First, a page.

This whole adventure demostrates exactly why we (or at least I) prepare.  Having a couple of years of food on hand certainly provides some comfort in knowing that if the business goes sour, at least I can feed my family.  I’ve learned some new skills, such as researching suppliers, doing complicated taxes, and dealing with beauracracies (oooh, my favorite part!).  I’ve also learned a bit of patience and adaptability…especially these last few months when my best suppliers all flaked and went out-of-stock.   When I didn’t have big oxygen absorbers, I substituted mediums; now that I am out of mediums, I am substituting smalls for some SKU’s.  The point is to keep moving forward and building momentum, even when it seems things aren’t going great.


03 2011

Advice and Beans Preparedness Update and 2011 Goals

I’m scheduled to be interviewed on the Dr. Prepper Show, the number one Preparedness Podcast, in the near future.  As I talked to Mr. Stevens (Dr. Prepper) a little earlier this week, I started to think about the types of questions I might be asked or areas I’d like to discuss. 

One thought kept coming back, and that was ‘Why am I here, writing about preparedness and selling food storage products?’  I don’t remember waking up one day and say, “Geez, I need to be selling me some Mylar Bags!” (Actually, it did kind of happen like that, funny as that sounds; that’s a story for another time!)  However, I do believe there is a reason my life is moving in a particular direction; I can’t divine the purpose, and perhaps I’m not meant to.  All I know is I’m doing something I love, meeting a ton of great people, and with hope, helping some folks along the way.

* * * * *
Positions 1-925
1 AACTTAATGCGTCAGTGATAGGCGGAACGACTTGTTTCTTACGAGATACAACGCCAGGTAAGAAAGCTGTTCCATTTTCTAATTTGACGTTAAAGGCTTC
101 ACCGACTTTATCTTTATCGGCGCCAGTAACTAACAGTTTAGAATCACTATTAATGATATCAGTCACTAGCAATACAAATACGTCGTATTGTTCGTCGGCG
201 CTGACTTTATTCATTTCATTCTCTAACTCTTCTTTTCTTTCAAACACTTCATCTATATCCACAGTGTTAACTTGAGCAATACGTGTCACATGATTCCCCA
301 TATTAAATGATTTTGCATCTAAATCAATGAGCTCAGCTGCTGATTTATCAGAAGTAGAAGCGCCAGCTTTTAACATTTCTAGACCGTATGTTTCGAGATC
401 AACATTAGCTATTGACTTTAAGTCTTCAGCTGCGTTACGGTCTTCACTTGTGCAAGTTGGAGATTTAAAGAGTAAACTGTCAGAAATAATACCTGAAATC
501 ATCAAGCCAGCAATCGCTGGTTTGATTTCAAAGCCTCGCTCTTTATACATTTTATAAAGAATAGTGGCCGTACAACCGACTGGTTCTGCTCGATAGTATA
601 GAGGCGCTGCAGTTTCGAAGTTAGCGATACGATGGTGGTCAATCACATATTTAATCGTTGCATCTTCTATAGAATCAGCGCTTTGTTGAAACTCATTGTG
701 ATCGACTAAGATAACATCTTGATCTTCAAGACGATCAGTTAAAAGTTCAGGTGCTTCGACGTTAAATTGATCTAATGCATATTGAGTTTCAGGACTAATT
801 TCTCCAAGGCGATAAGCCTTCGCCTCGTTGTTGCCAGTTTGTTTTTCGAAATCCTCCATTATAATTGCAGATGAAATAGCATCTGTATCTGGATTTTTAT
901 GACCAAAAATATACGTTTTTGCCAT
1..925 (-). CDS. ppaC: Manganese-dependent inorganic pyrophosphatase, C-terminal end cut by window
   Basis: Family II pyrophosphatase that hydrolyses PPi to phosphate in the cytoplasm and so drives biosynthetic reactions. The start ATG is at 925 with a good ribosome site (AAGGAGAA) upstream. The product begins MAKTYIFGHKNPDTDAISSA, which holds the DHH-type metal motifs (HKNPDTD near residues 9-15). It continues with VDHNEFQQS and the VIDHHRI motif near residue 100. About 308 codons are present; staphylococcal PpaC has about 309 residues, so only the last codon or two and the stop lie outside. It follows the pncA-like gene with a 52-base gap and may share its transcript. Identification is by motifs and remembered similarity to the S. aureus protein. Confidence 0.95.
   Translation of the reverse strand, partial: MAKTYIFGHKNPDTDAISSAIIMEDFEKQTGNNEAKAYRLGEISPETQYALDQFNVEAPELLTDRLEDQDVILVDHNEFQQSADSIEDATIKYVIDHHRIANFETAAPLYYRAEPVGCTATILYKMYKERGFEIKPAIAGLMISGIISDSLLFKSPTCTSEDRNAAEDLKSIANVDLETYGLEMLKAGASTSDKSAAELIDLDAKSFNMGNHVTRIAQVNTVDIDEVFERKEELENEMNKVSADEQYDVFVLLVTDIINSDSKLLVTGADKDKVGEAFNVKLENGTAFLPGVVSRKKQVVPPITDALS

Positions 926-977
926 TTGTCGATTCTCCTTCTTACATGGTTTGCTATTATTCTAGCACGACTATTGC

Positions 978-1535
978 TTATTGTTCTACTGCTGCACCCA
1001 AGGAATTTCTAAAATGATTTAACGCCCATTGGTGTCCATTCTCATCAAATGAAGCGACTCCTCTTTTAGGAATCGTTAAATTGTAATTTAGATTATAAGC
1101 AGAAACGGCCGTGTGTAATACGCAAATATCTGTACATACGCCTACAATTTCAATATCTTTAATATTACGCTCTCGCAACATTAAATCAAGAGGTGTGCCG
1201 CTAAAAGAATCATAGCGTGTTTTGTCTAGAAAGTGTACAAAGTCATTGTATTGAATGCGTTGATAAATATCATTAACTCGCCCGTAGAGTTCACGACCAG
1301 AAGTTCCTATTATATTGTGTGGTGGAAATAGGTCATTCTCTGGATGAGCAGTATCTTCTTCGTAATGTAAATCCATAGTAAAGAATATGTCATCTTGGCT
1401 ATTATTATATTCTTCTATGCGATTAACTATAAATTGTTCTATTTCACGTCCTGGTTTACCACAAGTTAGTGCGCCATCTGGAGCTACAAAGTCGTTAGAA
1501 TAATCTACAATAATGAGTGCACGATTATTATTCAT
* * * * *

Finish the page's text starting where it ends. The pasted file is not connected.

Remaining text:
While I have strayed pretty far from my original intent for the blog (a post every day, for example), my overall focus is the same…provide a sane, safe place to learn the very basics of preparedness.  While some emphasis would be placed on food storage, as that is one area I have some expertise (though by no means do I consider myself on par with the folks who have been doing this as long as I have been alive), there would be plenty of other topics discussed as well. 

As I approach my first anniversary in business (April 1), I’d like to re-examine expectations for Advice and Beans, both as a preparedness website as well as a good portion of my family’s livelihood:         

  • Provide a sane, safe place to learn the very basics of preparedness.
  • Provide quality products at great prices, and provide a space to demonstrate the proper usage of those products.